The long fly to the deepest part of center field looked certain to tie the score in the bottom of the ninth inning of a must-win game for the Mets, when victory would have sent them to the postseason for the second time in three years. The shot off the bat of Ryan Church off Florida Marlins reliever Matt Lindstrom on September 28, 2008 brought the crowd of 56,000-plus fans to its feet, screaming for the ball to clear the fence and set the stage for a walk-off win in the last regular season game at Shea Stadium.
With a runner on first and two outs and the Mets trailing 4-2, Church looked like a hero as he sent the ball sailing deep to center field. Sadly, the ball dropped into the glove of Cameron Maybin as he camped on the warning track, and the Mets went home for the winter after ceding a division lead in September for the second year in a row. It was no way to say goodbye to Shea after 45 years, and Brian Schneider remembers it all too well.
In his first year as the catching coach for the Miami Marlins, Schneider recalls that everyone in the Mets dugout bolted to their feet, ready to celebrate after Church’s trip around the bases.
“He hit that ball and a lot of us stood up,” he said recently by phone. “We thought he might have it and it went to the warning track and unfortunately it didn’t go out.”
Acquired with Church from the Nationals before the season started in exchange for outfielder Lastings Milledge, Schneider said the loss was especially disappointing because of the post-game festivities that followed, when Mets from the past, including Tom Seaver and Mike Piazza, were invited back to celebrate the closing of Shea.
“I remember it very well…that game in general was special for a lot of the fans,” he said. “I played a lot of games early in my career there, and to this day I still love that ballpark. Seeing all the former players come out, it was a pretty great day until the very end result.”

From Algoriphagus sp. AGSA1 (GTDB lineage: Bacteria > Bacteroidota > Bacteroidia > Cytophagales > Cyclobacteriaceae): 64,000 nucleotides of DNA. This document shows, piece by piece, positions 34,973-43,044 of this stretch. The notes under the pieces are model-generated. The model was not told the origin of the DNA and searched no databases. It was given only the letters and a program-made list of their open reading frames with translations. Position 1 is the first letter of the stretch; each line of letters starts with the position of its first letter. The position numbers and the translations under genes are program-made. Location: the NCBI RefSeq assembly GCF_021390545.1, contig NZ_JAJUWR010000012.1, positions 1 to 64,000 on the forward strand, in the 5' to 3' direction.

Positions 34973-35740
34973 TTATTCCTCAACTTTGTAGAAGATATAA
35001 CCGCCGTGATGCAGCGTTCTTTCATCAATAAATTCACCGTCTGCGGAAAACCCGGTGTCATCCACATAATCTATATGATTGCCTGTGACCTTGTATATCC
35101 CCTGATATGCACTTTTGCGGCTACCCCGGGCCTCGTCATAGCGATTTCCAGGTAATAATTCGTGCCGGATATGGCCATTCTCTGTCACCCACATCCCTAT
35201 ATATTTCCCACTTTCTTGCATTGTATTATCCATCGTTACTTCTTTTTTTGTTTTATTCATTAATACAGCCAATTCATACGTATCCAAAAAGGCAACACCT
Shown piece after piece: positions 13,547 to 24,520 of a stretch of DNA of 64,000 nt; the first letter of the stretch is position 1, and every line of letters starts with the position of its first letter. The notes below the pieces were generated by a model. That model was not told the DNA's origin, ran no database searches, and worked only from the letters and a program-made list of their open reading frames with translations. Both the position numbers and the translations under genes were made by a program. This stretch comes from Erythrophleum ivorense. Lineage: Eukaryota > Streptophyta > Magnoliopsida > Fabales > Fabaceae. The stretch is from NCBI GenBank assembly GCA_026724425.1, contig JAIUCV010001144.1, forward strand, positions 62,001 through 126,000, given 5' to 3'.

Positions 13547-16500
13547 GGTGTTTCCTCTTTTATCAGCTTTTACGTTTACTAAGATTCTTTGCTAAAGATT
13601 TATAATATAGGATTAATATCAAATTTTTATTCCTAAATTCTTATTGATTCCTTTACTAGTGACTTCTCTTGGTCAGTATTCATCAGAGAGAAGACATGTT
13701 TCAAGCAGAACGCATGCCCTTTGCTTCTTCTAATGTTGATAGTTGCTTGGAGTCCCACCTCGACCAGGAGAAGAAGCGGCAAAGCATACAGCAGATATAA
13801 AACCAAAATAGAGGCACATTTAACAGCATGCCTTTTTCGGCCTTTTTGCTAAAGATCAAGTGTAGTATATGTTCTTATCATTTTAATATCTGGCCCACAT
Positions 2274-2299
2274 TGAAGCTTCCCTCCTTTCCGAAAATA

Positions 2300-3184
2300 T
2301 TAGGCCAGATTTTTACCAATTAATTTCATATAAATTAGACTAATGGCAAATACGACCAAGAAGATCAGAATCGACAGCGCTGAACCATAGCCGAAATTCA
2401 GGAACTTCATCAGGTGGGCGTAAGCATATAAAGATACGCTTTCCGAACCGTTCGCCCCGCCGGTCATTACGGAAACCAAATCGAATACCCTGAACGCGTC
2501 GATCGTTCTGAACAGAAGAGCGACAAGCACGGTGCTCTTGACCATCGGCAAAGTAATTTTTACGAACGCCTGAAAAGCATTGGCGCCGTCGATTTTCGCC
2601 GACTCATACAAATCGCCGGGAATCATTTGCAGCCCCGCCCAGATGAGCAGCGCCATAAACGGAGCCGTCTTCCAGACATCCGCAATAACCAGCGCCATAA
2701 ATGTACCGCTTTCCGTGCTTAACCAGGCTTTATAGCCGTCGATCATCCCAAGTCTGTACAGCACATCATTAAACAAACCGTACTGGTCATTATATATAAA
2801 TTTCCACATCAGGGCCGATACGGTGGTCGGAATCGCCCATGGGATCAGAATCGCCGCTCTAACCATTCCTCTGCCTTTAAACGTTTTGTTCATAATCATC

But he said missing the playoffs that year, when the Mets were 82-63 with a 3.5 game lead over the Phillies on September 10 with 17 left to play wasn’t comparable to the year before, when they had an almost identical record on nearly the same date, albeit with a much larger lead.
Mets fans might tend to disagree.
The Mets were 83-62 and seven games in front of the Phillies on September 12, 2007 before losing 12 of their last 17 games and finishing in second place and missing the postseason. The Mets went 7-10 over the final 17 games of 2008.
“By no means was it like 2007,” Schneider said. “We never really had that big lead and we were still playing good ball in September.”
The Mets ultimately finished three games behind the Phillies and a game behind the Brewers for the Wild Card, and Schneider pointed to Milwaukee’s midseason acquisition of CC Sabathia as being the difference.
“I just remember him pitching it seemed like every three or four days and pitching well; they made a good run there at the end,” he said.
He said injuries, which plagued the Mets throughout 2008, were largely responsible for the team ultimately falling short. Pitcher Orlando “El Duque” Hernandez, setup man Duaner Sanchez and backup catcher Ramon Castro were placed on the disabled list before Opening Day, and Pedro Martinez left his first start of the season on April 1 in the fourth inning with a left hamstring strain.
Sanchez was then largely ineffective after having been a key component in the bullpen during the first half of 2006, and Hernandez missed the entire year. Martinez started 20 games and ended up going 5-6 with a 5.61 ERA in his last year with the Mets.